Many folklorists disagreed. Some have claimed that many classic fairy tales are recent inventions that followed the advent of mass-printed literature. Others noted that human stories, unlike human genes, aren’t just passed down vertically through generations, but horizontally within generations. “They’re passed across societies through trade, exchange, migration, and conquest,” says Tehrani. “The consensus was that these processes would have destroyed any deep signatures of descent from ancient ancestral populations.”
“I love you,” said a great mother. “I love you for what you are knowing so well what you are.
“And I love you more yet, child, deeper yet than ever, child, for what you are going to be, knowing so well you are going far, knowing your great works are ahead, ahead and beyond, yonder and far over yet.”
I feel a little foolish posting this, but what the hell…. I just hit 500 subscribers. In the grand scheme of things, I realize it’s not a big number. It is certainly not close to others’. I can imagine those of you out there with thousands laughing. It’s OK. I would, too, in a paternal, chuckly sort of way.
“Hey, kid. Way to go. Maybe someday you can run with the big dogs when you grow up and learn how the pros blog.”
It’s a nice round number, though. I like round numbers. With two zeroes. And it is just big enough to feel like it matters a little.
I started this blog in January of 2014, not really knowing what to do. I was coming to the end of a career, and dealing with some of life’s other bad jokes. I needed to get some things off my chest.
What an interesting two years it has been. This blog has been a life-saver for me in many ways, particularly after the stroke in April of ’14. My right hand was partially paralyzed for a time, and I was terrified that I would never be able to type again. I asked my wife to bring the laptop to the ICU as soon as they took my clothes away and put me in those stupid little neon green footies with the non-skid strips. (I was glad for those the first time I tried to walk to the bathroom. My right leg belonged to someone else, and refused to do what I told it for a time.)
I forced myself to type…a lot of stuff… that whole first night. Thank God I still had my mind (what there was to start with) and speech and general well-being. I still have no idea now what I wrote, despite more or less constant interruptions by the nurses. It’s no fun trying to work with all of those monitor wires stuck everywhere, and the IV. But they knew it was important therapy, and left me to it. Maybe it was the time I growled at a nurse the first time one of them suggested I put the laptop away? I may have been high on something. I can’t be held responsible.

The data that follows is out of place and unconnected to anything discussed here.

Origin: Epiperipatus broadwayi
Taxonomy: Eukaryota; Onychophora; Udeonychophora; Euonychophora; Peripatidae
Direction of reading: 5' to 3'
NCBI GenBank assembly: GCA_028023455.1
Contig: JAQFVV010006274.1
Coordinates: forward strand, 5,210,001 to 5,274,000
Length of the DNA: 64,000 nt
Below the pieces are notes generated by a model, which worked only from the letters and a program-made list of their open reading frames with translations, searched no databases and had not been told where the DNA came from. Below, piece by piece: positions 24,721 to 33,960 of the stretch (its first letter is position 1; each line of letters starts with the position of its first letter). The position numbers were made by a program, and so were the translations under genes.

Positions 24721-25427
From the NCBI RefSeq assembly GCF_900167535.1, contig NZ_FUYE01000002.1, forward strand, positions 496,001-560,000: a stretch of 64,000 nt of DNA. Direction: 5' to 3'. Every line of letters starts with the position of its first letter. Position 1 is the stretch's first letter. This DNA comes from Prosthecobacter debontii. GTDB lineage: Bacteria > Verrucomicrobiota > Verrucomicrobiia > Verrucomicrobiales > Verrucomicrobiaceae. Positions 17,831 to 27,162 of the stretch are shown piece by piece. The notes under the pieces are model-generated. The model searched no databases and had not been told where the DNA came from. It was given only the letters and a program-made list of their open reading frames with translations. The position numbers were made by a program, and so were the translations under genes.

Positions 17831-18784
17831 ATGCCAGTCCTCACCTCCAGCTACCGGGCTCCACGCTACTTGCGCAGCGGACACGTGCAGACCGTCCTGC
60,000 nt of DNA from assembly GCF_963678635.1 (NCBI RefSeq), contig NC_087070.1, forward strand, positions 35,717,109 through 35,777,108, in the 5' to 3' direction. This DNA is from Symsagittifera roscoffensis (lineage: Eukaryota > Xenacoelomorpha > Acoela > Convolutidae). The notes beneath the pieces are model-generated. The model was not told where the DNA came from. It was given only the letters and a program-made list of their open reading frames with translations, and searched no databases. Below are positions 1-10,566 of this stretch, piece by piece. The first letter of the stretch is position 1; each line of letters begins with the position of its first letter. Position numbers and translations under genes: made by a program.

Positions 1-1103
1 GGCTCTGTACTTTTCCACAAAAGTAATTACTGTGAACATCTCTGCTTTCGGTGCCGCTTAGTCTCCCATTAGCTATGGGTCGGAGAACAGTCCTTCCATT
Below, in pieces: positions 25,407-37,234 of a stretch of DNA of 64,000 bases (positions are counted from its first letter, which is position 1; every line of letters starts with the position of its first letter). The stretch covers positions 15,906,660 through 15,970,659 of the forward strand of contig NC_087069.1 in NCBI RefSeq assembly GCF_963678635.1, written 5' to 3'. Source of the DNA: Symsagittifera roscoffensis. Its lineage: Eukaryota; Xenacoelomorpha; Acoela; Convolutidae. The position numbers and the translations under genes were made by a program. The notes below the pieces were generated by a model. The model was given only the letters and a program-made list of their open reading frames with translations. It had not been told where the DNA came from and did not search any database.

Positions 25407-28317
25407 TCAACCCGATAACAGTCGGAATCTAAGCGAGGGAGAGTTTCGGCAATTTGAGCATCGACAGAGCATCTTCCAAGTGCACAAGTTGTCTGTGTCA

I slept. I woke and wrote. I slept. I ate (it was pretty good; hospital food isn’t always disgusting) I got poked and prodded and otherwise abused. And slept. Then wrote some more. By two days after the stroke, when I was home, I could tell the motor control in my hand and fingers, and all the muscle memory of a lifetime at a keyboard was coming back online. Enough. It was enough. Thank God, it was enough.
I wanted to post this to say that it all is important because I had found you, and earned your indulgence at my words one post and follow at a time. I’m grateful for your attention and occasional appreciations; your encouragement and generosity in giving me a feeling that what I had to say, no matter how confused it was at times, was worth something. To someone.
Thank you. 500 times. :-)
Doug aka Hemmingplay
From “The People, Yes” 1936, Harcourt & Brace
For sixty years the pine lumber barn
had held cows, horses, hay, harness, tools, junk,
amid the prairie winds of Knox County, Illinois
and the corn crops came and went, plows and wagons,
and hands milked, hands husked and harnessed
and held the leather reins of horse teams
in dust and dog days, in late fall sleet
till the work was done that fall.
And the barn was a witness, stood and saw it all.
“That old barn on your place, Charlie,
Was nearly falling last time I saw it,
How is it now?”
“I got some poles to hold it on the east side
And the wind holds it up on the west.”
The moon tracks across
A sky heavy with undecided clouds.
In places, the veil is diaphanous,
And I see the curve of her,
An adolescent shoulder,
Not quite half full.
In this stretch of night, moist
And chill in the way of false spring,
The South in January. Harsher days
Wait. Bide until the bulbs and buds
Have made a start, before
They pour winter down upon them.
But in this space, though brittle
Spells of hard frost come,
There is time to recall what is good.
In remembrance, I find strength.
To turn from fruitless memories
That shift and rattle within.
I take a breath, and am glad that life
Has given me the chance to learn–
The shame of failure, the agony
Burning at the heart of betrayal–
These moments are passed, as dead
As those committed to the earth.
Remembering them cannot change
All that happened.
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I was randomly wasting time on the web when I stumbled across this earlier. At first, I thought someone had caught me in one of my surprise sneezes this morning. My sinuses hate the cold, dry air this time of year.